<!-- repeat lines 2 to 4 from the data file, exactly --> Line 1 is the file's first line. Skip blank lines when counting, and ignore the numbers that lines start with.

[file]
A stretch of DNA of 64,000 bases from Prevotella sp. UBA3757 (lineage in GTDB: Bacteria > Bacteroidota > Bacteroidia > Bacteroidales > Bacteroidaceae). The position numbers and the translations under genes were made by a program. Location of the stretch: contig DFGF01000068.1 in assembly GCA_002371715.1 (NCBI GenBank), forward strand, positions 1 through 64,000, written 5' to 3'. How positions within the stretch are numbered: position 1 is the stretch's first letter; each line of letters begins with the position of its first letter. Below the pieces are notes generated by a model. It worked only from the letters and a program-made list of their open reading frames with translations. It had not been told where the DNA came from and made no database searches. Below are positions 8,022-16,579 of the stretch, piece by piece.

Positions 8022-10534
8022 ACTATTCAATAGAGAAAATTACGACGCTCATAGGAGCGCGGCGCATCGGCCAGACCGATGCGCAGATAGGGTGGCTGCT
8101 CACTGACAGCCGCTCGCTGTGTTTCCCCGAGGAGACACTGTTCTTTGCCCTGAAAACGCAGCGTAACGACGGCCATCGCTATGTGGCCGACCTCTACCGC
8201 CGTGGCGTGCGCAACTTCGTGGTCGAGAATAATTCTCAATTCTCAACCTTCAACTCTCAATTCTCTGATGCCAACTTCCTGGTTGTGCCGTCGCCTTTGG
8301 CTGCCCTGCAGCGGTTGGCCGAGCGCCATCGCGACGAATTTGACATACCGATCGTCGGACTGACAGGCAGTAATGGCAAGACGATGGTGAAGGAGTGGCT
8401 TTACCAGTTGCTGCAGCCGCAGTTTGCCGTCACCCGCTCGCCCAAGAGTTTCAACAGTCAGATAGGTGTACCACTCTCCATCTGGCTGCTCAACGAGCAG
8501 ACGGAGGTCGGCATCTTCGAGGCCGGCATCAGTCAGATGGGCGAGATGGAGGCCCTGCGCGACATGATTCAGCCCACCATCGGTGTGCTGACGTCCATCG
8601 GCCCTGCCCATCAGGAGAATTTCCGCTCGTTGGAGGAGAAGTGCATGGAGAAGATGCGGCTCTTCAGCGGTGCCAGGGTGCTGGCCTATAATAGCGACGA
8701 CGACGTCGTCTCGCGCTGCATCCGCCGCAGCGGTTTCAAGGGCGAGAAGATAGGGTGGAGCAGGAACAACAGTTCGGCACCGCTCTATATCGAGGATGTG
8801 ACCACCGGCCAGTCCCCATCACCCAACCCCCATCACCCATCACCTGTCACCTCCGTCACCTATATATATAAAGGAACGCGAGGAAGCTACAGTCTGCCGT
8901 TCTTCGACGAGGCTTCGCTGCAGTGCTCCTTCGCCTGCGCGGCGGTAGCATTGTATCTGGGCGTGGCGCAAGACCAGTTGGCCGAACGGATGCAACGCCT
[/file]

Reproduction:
Positions 8022-10534
8022 ACTATTCAATAGAGAAAATTACGACGCTCATAGGAGCGCGGCGCATCGGCCAGACCGATGCGCAGATAGGGTGGCTGCT
8101 CACTGACAGCCGCTCGCTGTGTTTCCCCGAGGAGACACTGTTCTTTGCCCTGAAAACGCAGCGTAACGACGGCCATCGCTATGTGGCCGACCTCTACCGC